Elementary Programming

Each of the programs can be adapted to the specific audience. Steve Otto has approximately 450 stories he tells on a regular basis. Programs can be mixed to match the needs of the program.

Starting with the youngest child, the mind must be exercised just like the body. Our children have been expected to look at a flashing visual, whether on a video screen or in a book, as what “things look like.” We have left them without the stimulus of “seeing the picture in their minds” as a learning tool. In telling stories in educational settings around the country, I have seen hundreds of children who are labeled a “alphabet kids” (LD, BD) who will sit in one spot absorbing the entire program because for the first time they are Seeing the story instead of seeing the words.

Grades K-2

This program offers students K-2 the opportunity to realize the fun that is to be had from the visualization of story. The Gingerbread Man, The Wide Mouth Frog, Caps For Sale, and many stories from literature come to life in their imagination instead of having to be seen on the page of a book. This is the first time that many children begin to open their minds to the creative experience of “seeing story”. The importance of having children learn that reading is FUN instead of a tedious one word at a time experience cannot be overstated. If your students have fun with the story, they will want to read!

Grades 3-5

Any story has to have a structure which includes a (1) Beginning, (2) Storyline, (3) Ending. Each part of the story has a specific purpose. We must get the attention of the audience with the Beginning. The Storyline must tell what the story is about. The Ending ties the story together with and makes the audience remember the story. With the use of “The Real Story of the 3 Pigs” and a beginning “Build your own Cinderella Story”, the children begin to see that they have the opportunity to make stories their own. The story becomes empowerment to the student as a creative force. They see that they can make reading fun by creating their own story from the classics. They begin to read and write their own stories with a positive mind set of focused thinking and writing. Storytelling crosses all parts of a holistic learning experience.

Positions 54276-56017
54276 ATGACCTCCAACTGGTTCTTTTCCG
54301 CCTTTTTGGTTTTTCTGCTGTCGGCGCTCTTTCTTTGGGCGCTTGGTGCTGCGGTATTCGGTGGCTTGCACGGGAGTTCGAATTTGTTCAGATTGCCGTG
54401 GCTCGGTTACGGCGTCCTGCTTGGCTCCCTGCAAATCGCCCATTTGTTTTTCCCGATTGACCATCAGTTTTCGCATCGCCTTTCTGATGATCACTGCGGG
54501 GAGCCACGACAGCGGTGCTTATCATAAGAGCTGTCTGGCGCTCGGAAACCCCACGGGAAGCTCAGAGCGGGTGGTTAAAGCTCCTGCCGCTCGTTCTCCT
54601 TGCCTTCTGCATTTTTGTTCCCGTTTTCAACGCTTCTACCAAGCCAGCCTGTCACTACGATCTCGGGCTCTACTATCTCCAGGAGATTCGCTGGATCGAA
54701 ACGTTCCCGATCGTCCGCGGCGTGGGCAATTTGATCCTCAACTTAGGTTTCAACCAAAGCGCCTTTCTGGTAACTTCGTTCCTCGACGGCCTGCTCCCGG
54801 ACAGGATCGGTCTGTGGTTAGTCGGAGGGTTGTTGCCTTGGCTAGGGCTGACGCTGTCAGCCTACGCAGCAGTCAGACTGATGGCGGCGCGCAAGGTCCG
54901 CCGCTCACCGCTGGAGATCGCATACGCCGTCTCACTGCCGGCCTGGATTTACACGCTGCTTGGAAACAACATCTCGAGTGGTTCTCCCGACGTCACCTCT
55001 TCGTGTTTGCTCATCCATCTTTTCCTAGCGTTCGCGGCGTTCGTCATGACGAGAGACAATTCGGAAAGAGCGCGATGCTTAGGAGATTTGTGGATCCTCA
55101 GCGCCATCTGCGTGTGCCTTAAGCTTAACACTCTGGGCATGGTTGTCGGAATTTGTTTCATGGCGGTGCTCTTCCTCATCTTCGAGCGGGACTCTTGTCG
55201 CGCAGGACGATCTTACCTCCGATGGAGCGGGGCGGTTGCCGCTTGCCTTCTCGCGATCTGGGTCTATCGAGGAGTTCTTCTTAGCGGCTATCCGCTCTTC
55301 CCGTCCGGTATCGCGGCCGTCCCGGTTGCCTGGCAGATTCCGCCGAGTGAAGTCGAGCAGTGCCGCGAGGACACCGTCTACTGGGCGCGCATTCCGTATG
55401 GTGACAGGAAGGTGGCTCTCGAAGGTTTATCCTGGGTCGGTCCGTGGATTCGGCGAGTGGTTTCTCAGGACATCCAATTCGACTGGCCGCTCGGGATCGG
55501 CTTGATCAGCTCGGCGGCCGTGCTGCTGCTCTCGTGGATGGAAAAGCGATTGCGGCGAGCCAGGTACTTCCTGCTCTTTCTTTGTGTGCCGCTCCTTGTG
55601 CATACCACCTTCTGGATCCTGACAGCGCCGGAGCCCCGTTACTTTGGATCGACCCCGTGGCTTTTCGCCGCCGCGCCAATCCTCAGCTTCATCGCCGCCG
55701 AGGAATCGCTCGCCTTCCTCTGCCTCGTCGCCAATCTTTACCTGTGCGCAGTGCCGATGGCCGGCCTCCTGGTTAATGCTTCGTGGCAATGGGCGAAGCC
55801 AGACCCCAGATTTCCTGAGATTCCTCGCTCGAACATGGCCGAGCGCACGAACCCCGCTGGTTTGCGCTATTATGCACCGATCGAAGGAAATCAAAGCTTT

School Age Child Care Programming

Successful after school programming depends on the ability of the children, parents, and staff communicating with each other. The very basis of storytelling is LISTENING! These programs are the foundation on which learning is based. Storytelling clubs, writing clubs, etc. are perfect ways to open the creative minds of children.

In-Service Training

Have any “Alphabet” students in your school? Those BD, LD and ADHD children learn best when they see pictures in their minds of the subject being taught. Learn the easy tricks of teaching using storytelling techniques to improve the ability to reach these (and ALL) students. Librarians and classroom teachers can learn to “Put down the Book . . . And Tell” so that they can communicate the real fun and joy of reading. Bring your PTA/PTO in to teach parents how to relate to their kids through storytelling.